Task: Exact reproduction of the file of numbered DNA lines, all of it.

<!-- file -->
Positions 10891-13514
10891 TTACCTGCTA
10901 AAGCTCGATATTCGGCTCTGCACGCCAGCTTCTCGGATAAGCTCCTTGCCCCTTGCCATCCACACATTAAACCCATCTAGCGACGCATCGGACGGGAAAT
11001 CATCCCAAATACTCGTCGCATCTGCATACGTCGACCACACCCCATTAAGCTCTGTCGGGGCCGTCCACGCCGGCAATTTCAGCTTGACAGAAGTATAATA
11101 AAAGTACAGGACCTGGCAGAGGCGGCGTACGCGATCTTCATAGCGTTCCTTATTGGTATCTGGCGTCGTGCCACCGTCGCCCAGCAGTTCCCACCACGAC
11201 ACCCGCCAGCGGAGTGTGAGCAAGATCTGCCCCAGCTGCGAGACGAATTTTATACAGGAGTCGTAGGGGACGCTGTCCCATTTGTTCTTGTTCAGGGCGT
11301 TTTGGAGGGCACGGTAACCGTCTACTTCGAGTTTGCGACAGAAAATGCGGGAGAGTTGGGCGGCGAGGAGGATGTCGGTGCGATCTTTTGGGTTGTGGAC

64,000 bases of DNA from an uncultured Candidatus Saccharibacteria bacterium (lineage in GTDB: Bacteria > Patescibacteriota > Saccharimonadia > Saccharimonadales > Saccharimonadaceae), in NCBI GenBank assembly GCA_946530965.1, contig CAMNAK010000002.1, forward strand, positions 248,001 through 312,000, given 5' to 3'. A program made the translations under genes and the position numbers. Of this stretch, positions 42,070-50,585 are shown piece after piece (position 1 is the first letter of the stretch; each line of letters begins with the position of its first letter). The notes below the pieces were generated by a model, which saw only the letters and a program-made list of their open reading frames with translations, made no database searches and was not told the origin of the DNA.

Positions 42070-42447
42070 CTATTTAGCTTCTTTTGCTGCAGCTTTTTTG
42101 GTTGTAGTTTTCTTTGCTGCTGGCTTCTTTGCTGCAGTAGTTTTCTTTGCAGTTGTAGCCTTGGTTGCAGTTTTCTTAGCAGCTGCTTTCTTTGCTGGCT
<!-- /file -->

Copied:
Positions 10891-13514
10891 TTACCTGCTA
10901 AAGCTCGATATTCGGCTCTGCACGCCAGCTTCTCGGATAAGCTCCTTGCCCCTTGCCATCCACACATTAAACCCATCTAGCGACGCATCGGACGGGAAAT
11001 CATCCCAAATACTCGTCGCATCTGCATACGTCGACCACACCCCATTAAGCTCTGTCGGGGCCGTCCACGCCGGCAATTTCAGCTTGACAGAAGTATAATA
11101 AAAGTACAGGACCTGGCAGAGGCGGCGTACGCGATCTTCATAGCGTTCCTTATTGGTATCTGGCGTCGTGCCACCGTCGCCCAGCAGTTCCCACCACGAC
11201 ACCCGCCAGCGGAGTGTGAGCAAGATCTGCCCCAGCTGCGAGACGAATTTTATACAGGAGTCGTAGGGGACGCTGTCCCATTTGTTCTTGTTCAGGGCGT
11301 TTTGGAGGGCACGGTAACCGTCTACTTCGAGTTTGCGACAGAAAATGCGGGAGAGTTGGGCGGCGAGGAGGATGTCGGTGCGATCTTTTGGGTTGTGGAC

64,000 bases of DNA from an uncultured Candidatus Saccharibacteria bacterium (lineage in GTDB: Bacteria > Patescibacteriota > Saccharimonadia > Saccharimonadales > Saccharimonadaceae), in NCBI GenBank assembly GCA_946530965.1, contig CAMNAK010000002.1, forward strand, positions 248,001 through 312,000, given 5' to 3'. A program made the translations under genes and the position numbers. Of this stretch, positions 42,070-50,585 are shown piece after piece (position 1 is the first letter of the stretch; each line of letters begins with the position of its first letter). The notes below the pieces were generated by a model, which saw only the letters and a program-made list of their open reading frames with translations, made no database searches and was not told the origin of the DNA.

Positions 42070-42447
42070 CTATTTAGCTTCTTTTGCTGCAGCTTTTTTG
42101 GTTGTAGTTTTCTTTGCTGCTGGCTTCTTTGCTGCAGTAGTTTTCTTTGCAGTTGTAGCCTTGGTTGCAGTTTTCTTAGCAGCTGCTTTCTTTGCTGGCT